Thursday, October 1, 2015

Seoul Day Four

It rained hard as we were waking up -- the streets were already soaked -- and the sky was dark with clouds. Glad I brought my water proof walking shoes!

We entered the Cathedral through a welcome group of Korean Drummers. The day began with a Eucharist -- the Presiding Bishop presided, Fred Vergara preached. The Mother's Union served as our choir (BEAUTIFUL voices!). It was a great start to our day. Our own Peter Huang read the gospel in
Mandarin. It was moving for me to be back in the Cathedral in Seoul, sitting in the nave, looking up at the beautiful chancel with friends and colleagues sitting together. It was a kaleidoscope of faces -- most of whom I know, gathered together in a different part of the world to hear the word of God, to celebrate as a part of Episcopal Asiamerica Ministry, and to help with the celebration of the 125th anniversary of the Anglican Church in Korea. Today the focus was on EAM primarily -- the time for the celebration fully of the 125th anniversary of the Church of Korea will be Saturday.

The Most Rev. Nathaniel Uematsu began the keynote address with part of his story of reconciliation. While I have heard most of it before, I never get tired of hearing it -- of being reminded, as he so aptly put it, "Admitting our own guilt and sin is the hardest thing. But only when we've done this can we go forward and experience the blessing of reconciliation." He spoke about the work between the Anglican Church of Japan and the Anglican Church of Korea. He spoke of silence in the face of injustice. He offered a picture of the history of his church, and shared his own experiences in dealing with that history and the history of his country. It was moving and important for the EAM members to hear sitting in that Cathedral in Seoul. 

Bishop Allen Shin, Suffragan in New York then spoke about the history of Asian Ministry in The Episcopal Church -- dating back over 100 years. Our own St. Mary's Mariposa was spoken about in this context, and the history of Asians in America. Demographic information was offered as well -- we know, for instance, in the Diocese of Los Angeles the fastest growing demographic is in the Asian community. Among the most profound and moving statements Allen made regarding reconciliation was this: "The heart of reconciliation is honoring the dignity of difference." Indeed, it is!

Various workshops were offered in the afternoon -- everything from General Convention Highlights and Updates, Episcopal Church in the Philippines -- Asset Based Mission and Community Development,  Mission Enterprise Zone, Social Media: Evangelism in a Digital World, Social Ministries in Korea, Racial Reconiliation, and last but not least Meditation and Healing Korean Style. I made the decision To attend the Meditation Korean Style and the Racial Reconciliation workshop. 
The Rev. Sr. Catherine Oh offered the workshop on Meditation Korean Style, and it was a pleasure and honor to attend that with her. We meditated on scripture together, taken 10 minutes to sit and silence and respond inwardly to the scripture that had been read to us twice through. It was the fastest 10 minutes I've spent in a long time! We were then asked to talk to the person next to us about what we experienced during our meditation -- it was profound. Two forms of meditative dance were then taught to the participants -- the Elm dance and one other. Beautiful!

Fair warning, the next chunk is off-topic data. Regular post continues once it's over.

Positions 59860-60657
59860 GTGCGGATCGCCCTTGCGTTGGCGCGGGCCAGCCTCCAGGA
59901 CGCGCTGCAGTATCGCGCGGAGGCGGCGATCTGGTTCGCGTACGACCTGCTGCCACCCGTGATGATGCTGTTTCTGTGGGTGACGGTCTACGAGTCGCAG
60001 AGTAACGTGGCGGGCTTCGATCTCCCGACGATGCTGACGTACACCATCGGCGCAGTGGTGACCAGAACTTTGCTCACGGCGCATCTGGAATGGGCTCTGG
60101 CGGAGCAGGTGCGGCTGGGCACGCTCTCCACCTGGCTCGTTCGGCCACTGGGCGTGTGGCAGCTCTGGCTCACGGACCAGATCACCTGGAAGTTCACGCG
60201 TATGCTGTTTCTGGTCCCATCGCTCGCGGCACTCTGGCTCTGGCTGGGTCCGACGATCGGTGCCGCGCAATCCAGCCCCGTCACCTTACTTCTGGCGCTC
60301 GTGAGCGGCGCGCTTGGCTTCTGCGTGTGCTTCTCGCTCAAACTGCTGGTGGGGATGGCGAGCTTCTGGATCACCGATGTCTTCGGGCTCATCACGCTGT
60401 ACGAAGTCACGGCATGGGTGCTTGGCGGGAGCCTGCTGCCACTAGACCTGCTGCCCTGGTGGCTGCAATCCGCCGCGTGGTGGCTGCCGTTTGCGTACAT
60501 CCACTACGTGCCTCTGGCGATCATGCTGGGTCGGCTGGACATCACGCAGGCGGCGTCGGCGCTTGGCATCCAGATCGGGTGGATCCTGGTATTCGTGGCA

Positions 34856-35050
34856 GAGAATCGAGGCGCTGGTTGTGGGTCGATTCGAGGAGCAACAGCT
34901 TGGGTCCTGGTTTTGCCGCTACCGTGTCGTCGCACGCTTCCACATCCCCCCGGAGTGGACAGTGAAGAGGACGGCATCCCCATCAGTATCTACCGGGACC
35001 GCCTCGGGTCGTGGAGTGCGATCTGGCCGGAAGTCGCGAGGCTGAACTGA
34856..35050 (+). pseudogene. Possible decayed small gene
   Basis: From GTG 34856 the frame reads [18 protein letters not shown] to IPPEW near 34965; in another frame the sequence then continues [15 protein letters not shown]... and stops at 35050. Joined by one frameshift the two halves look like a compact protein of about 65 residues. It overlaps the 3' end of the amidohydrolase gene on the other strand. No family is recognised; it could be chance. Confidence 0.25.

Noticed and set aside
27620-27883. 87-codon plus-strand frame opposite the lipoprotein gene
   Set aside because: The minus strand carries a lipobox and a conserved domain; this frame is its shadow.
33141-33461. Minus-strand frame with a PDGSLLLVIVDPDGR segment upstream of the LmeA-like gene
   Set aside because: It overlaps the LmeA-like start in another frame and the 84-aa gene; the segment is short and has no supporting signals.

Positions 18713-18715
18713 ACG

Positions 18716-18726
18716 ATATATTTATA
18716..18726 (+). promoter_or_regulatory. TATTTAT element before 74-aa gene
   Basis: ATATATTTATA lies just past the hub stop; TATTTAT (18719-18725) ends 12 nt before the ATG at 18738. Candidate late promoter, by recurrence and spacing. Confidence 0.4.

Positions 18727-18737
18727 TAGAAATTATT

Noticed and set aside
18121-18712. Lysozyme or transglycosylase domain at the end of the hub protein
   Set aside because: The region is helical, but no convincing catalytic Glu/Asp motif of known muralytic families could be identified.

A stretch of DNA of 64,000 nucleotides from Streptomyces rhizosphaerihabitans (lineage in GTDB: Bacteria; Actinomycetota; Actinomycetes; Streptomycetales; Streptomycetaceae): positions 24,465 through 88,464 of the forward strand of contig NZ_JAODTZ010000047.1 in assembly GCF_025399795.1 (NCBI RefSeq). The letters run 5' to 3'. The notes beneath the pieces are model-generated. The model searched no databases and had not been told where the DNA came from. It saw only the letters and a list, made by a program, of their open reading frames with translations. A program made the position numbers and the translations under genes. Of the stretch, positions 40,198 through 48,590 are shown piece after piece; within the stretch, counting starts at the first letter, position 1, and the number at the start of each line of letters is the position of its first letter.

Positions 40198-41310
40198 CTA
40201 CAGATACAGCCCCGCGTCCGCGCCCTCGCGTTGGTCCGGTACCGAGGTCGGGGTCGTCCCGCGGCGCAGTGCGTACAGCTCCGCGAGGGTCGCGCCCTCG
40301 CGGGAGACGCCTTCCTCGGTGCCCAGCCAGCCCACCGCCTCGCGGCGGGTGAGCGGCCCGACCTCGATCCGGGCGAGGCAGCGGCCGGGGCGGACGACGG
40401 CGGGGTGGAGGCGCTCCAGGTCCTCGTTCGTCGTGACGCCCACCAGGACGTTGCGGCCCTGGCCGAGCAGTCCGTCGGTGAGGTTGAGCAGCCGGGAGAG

Heidi Kim from The Episcopal Church then offered the workshop on Racial Reconciliation. As always, she was on point and to the point with talking about racism and the way it is or is not dealt with. She summarized the work offered in the opening keynote addresses and knit her work in this area together with the earlier addresses beautifully. She pulled out the two quotes from each of the keynoters that I quoted above -- indeed they were the same quotes that struck me as they struck her. We still have so much work to do as a church with regards to racial reconciliation -- much work to be done. 

Dinner followed this last workshop -- a lovely dinner indeed! I didn't take a picture of it because, well, I forgot to. 

The Rt. Rev. Stacy Sauls offered a very different kind of reflection that what he was asked to. This was his first time back in Korea in 28 years -- it was 28 years ago that he traveled to Seoul to pick up his adopted son Matthew, who was 4 months old. He told of the beauty of seeing Matthew for the first time. He spoke about the ordeal in getting him home, by himself (his wife Ginger was home with their son Andrew who was also adopted from Korea). He spoke about learning about racism dealing with his own children and their reality as Asians -- everything from not being able to join a local cub scout troop to being assumed to be smart at math because they are Asian. It was a particularly moving story and he had me in tears. 

Next was "open mike" -- questions for the bishops. Then the bishops were given the opportunity to ask questions back to the group. It was a great discussion of various topics.

It's going to be another long day tomorrow -- I wonder what new insights I'll gain? Can't wait!

No comments:

Post a Comment